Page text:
In their incredibly thorough review, AudioFanZine put the Eris E8 through its paces and it would seem as though the monitor didn’t even break a sweat. I won’t waste any of your time getting all meta- and reviewing their review—suffice it to say that we’re flattered. Instead, a snippit:
“For their first attempt in the monitor speaker market, PreSonus start with an already technically mature product. The Eris E8 offers high-quality construction, comprehensive input connections and extensive setting possibilities (low-cut filter plus low, mid and high filters) at an affordable price ($250 for a single monitor). During our listening sessions, the speaker seduced us because it reveals no real weakness. The frequency response is very smooth, even smoother than the Mackie we liked so much two years ago, all frequencies are reproduced effortless. This also applies to the dynamic range and the stereo imaging. This E8 monitor speaker is the autumn hot deal in the lower mid-class market segment.”
Here’s a look at some of the “Why StudioLive” submissions that left us scratching our heads a bit. Laudable efforts all around made memorable with just a dash of mystery.
Scott P.’s “Digital Reflections” Explores an everyman’s StudioLive experience as viewed through the populist lens of stillwater kayaking.
Eric P’s “Agent Tiny e” Originally titled “The Blair Mixer Project,” this submission left our viewers both shaken and stirred.
Entrant unknown’s “Aw shucks,” makes us happy and confused in equal measure; it’s entries like this that make us feel OK about the fact that sometimes people don’t read the rules.
It stands to reasons that musicians would make music videos, right? Some of these turned out to be incredibly funny.
Dave E’s “Give it to Me” was one of the earliest submissions, and we were amazed the he cranked out such an incredible production in such short time, and deserves special recognition for that alone. I wound up with this song stuck in my head while trying to fall asleep many times in the past several weeks.
Leslie C.’s smooth, contemplative exploration of the subject at hand left some of us bewildered, but most of us chuckling in “Ain’t no Dummy”
StudioLive Preacher’s “Why StudioLive” video was an early favorite of mine, but Carl thought it was “Too weird.” I think the real issue here is that Carl isn’t weird enough.
Dan C.’s “Why Anyone Should have a StudioLive” asks—and answers—many of the most pressing questions of our day.
Jeff N.’s “Digital World” brings us something we’ve needed for a long time: a PreSonus theme song!
Matt F’s “Presonus Rhyme” is the feel-good hit of the fall. Watch out, Jay-Z.
Andrew R’s video boldy mixes the dispariging influences of 2NU and Rod Serling to great affect in “My Town PreSonus.”
PreSonus’ Rodney Orpheus and Sonic Sense’s Nick Batt had a great little Q&A bro-down at PLASA 2013. This was the first-ever hands-on public showing of the new StudioLive 16.4.2AI and 24.4.2AI.
Rodney covers the AI part of the StudioLive AI series in great detail here, and closes with a touch on the new StudioLive AI Loudspeakers. Definitely worth a watch! Thanks to Sonic Sense for bringing Nick, as well as the camera.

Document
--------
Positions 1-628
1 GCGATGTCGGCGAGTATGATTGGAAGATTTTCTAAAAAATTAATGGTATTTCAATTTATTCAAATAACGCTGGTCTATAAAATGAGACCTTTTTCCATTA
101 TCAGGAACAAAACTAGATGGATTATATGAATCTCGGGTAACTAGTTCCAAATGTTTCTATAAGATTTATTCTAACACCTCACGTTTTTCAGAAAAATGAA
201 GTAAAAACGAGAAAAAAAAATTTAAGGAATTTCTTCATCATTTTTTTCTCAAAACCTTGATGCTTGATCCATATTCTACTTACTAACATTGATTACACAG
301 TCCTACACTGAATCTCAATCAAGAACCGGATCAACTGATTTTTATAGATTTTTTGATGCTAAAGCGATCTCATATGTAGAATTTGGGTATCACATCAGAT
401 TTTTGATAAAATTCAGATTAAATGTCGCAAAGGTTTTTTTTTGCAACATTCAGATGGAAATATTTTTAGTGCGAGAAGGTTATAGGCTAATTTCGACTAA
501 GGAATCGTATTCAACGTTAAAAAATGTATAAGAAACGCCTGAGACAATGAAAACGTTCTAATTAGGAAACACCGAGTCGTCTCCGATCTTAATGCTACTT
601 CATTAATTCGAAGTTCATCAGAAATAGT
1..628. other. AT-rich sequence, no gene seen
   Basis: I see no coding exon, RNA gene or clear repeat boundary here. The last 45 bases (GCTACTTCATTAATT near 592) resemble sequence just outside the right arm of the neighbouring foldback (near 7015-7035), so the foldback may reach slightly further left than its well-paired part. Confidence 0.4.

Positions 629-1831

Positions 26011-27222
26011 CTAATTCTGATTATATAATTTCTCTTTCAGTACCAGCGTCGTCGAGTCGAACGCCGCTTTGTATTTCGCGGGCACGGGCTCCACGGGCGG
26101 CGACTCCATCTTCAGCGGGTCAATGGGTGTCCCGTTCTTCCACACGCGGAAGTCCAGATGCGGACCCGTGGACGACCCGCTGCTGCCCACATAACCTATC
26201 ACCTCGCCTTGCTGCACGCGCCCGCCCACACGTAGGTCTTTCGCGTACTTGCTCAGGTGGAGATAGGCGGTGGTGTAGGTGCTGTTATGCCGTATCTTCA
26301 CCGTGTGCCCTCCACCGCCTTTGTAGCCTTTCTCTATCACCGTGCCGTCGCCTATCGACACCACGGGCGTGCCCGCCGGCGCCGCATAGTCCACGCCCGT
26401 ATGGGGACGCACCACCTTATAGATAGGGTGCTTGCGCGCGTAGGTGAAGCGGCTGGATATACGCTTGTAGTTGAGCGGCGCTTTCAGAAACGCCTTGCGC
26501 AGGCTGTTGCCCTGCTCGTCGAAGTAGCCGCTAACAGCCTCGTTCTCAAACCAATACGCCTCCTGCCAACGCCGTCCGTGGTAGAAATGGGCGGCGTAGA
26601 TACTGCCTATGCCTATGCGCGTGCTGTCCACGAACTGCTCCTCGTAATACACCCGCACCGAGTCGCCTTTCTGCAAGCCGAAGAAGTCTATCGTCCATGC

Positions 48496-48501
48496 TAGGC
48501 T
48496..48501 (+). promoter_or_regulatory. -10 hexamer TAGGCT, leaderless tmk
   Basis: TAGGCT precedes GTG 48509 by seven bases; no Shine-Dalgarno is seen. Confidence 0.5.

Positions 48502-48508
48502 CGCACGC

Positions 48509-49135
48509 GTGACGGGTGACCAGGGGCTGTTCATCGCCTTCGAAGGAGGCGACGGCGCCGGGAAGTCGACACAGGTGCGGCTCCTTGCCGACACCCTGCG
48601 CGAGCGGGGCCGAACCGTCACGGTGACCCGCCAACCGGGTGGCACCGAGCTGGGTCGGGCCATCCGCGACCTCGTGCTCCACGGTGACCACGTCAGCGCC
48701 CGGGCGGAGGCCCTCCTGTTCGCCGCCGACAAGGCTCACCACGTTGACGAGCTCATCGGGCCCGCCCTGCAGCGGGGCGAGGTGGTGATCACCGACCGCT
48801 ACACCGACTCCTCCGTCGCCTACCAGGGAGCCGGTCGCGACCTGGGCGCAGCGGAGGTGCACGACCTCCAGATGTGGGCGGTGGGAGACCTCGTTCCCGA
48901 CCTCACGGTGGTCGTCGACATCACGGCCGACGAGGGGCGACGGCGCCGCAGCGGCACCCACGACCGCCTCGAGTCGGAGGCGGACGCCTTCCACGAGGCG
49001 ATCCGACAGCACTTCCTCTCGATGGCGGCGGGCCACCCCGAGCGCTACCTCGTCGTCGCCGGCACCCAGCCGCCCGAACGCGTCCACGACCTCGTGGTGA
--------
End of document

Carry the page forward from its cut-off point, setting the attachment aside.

[This just in from Christopher McGilvray of Magic Wing Entertainment!]
Ladies and Gentlemen,
My StudioLive 32.4.2AI arrived yesterday, and after a long wait, you came through big time. Thank you. The same quick and familiar workflow on the desk, coupled with the VSL software makes this a world class mixer, for sure. I held out all summer waiting for this board, and as the minutes passed, I have to admit, my mind began to wander to the other options to fill the gap, but after plugging in the power cord and lighting the StudioLive off, I was positive that I had made the right choice to stick by the Presonus equipment. I could not be happier.
During my wait, I was enticed by the alternatives with flying faders like the Si3, but with the seamless integration of VSL and the “fader locate” feature of the StudioLive, those extra servos and belts are no longer an issue! This board has the horsepower and features of mixers at a much higher price point, while keeping the UI simple. I have been hopelessly lost in the endless system menu and setup of the Vi desks, and was going to add breadcrumbs to my FOH bag for my future journeys through that GUI black forest, but instead I can keep a thermos of coffee, and enjoy the mixing, instead of the messing around.
Please do pass along my praises. I got a chance last night to work the new StudioLive at a show, and let me just say “wow.” I am familiar with the StudioLive 24.4.2 desk, but Active Integration makes it the most powerful thing I have used this past season, hands down. As I mentioned, I have been on Soundcraft and Midas consoles this year. Our local venue installed a Peavey 32 FX (chosen for simplicity, not for any DSP abilities, btw). As a standalone board, the StudioLive 32.4.2AI is powerful! There is so much under the hood of this console that is not seen with the naked eye. Plug in a FW 800 cable to a quad i7 MacBookPro, however, and the desk is ready for anything! Add in SL Remote on iPad, and you have a mixer that is graphical superstation.
I routinely have an opener and a main band, and the mix scenes are a luxury that I also
thank you for. You guys and girls obviously know the deal as to what am FOH guy goes through in switching over acts, and this mixer saves me a minimum of 15 minutes in turn over time due to the scenes option. That is a lifetime in the live world!